Home > Book Review, Genre, Length - average but on the longer side, mystery > Book Review: The Dark Between the Trees by Fiona Barnett

Book Review: The Dark Between the Trees by Fiona Barnett

Image of a digital book cover. We are in the aerial perspective above a forest. Some are fir trees and others are deciduous. An eye with horns coming out of it is in the top center third. the book title is in the middle.

Northern England’s Moresby Wood. The locals call it an unnatural place of witchcraft where the devil walks by moonlight. Five women head into it on a historian’s academic expedition to discover what happened to a unit of 17 Parliamentarian soldiers in 1643. Only 2 soldiers survived the wood. How many women will?

This is a book for those steeped in academia who want the mystery to remain a mystery.

The telling alternates between the perspective of the five modern day women and the 17 soldiers in 1643. I liked how the journeys of the two groups paralleled each other while having enough different things occurring to remain engaging. But I never felt like I truly got to know any one character in a well-rounded way. They all felt like two-dimensional drawings. I don’t mind this in a traditional horror/thriller. The point isn’t the characters. But this story struck me as a less traditional mystery that remains unsolved. It’s not like Scream or Cabin in the Woods. It takes itself seriously and, thus, my standards for characterization are higher and remain unmet.

I like the monster in the woods. It has a cool name – the Corrigal. It’s deliciously creepy. But it’s essentially dropped in the last few chapters as a red herring. That would be fine if something scarier replaced it. But it doesn’t.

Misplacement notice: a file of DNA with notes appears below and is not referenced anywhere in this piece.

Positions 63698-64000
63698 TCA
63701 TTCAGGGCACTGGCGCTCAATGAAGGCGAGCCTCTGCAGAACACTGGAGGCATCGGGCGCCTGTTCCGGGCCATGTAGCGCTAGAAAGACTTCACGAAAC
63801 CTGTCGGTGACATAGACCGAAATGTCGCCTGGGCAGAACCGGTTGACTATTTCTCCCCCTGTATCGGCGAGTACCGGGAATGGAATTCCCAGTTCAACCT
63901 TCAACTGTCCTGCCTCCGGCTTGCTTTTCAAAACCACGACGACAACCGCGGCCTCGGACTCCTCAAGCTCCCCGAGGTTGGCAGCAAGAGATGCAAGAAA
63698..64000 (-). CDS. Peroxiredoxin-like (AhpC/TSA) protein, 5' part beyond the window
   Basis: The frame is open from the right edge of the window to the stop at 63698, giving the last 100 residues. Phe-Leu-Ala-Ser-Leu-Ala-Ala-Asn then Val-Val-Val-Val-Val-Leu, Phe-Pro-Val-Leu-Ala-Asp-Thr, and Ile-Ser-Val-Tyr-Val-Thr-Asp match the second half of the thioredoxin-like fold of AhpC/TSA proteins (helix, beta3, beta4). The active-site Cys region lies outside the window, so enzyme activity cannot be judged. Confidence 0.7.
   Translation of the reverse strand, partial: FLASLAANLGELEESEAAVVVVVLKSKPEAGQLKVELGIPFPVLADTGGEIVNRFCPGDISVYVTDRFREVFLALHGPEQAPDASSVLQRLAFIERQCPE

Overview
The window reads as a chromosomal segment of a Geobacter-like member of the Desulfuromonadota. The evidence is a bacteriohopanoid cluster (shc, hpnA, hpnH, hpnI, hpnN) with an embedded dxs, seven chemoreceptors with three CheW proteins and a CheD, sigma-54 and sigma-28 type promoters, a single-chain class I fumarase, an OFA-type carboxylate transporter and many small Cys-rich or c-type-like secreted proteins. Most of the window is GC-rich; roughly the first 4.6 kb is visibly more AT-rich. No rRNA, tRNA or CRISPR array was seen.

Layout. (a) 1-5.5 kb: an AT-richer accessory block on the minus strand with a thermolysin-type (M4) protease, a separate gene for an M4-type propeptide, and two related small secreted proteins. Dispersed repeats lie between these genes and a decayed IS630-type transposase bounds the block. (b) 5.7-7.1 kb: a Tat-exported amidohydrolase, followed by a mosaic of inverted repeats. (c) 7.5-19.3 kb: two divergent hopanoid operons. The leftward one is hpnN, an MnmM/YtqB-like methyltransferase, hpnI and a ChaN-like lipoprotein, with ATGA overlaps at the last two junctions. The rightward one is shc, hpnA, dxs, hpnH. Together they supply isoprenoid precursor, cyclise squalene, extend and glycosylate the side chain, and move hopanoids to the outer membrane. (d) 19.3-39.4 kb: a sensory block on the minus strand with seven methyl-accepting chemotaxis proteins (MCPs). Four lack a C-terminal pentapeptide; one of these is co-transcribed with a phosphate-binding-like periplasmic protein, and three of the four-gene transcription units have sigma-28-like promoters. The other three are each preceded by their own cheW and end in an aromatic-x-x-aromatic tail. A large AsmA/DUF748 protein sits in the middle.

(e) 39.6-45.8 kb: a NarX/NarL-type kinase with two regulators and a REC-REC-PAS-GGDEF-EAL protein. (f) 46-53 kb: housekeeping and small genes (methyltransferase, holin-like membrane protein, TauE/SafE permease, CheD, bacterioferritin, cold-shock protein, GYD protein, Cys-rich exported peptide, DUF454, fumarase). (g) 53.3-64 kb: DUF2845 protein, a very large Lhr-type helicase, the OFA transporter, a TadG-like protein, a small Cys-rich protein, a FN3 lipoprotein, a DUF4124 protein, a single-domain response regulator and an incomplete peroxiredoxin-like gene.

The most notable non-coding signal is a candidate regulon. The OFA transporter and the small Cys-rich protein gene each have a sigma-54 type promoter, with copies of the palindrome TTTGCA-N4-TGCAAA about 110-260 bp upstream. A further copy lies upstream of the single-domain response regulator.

As someone who spent many years in academia, this book reads like a speculative wish fulfillment. The lead historian is a woman who others in her department think is wrongfully obsessed with the woods. She struggles to win awards when the man in her department does. It took her years to fund this trip. The narrative tells us this over and over again. The book tries to show us that the historian was right. If a bit cruel to her postdoc student. But I was left feeling like this was a speculative exploration of everything wrong with academia without the text being self-aware that this is what it was doing.

I’ve categorized it a mystery, because to me it wasn’t thrilling or horrific. It was a puzzle the women set out to solve and fail to do so in any satisfying way. The bit of chills that built in the beginning fizzle by the end.

If you enjoy 1600s history interspersed with modern day academics flailing helplessly about in the woods and don’t mind an unresolved mystery, then this will be a great match for you.

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3 out of 5 stars

Length: 304 pages – average but on the longer side

Source: NetGalley

Buy It (Amazon or Bookshop.org)

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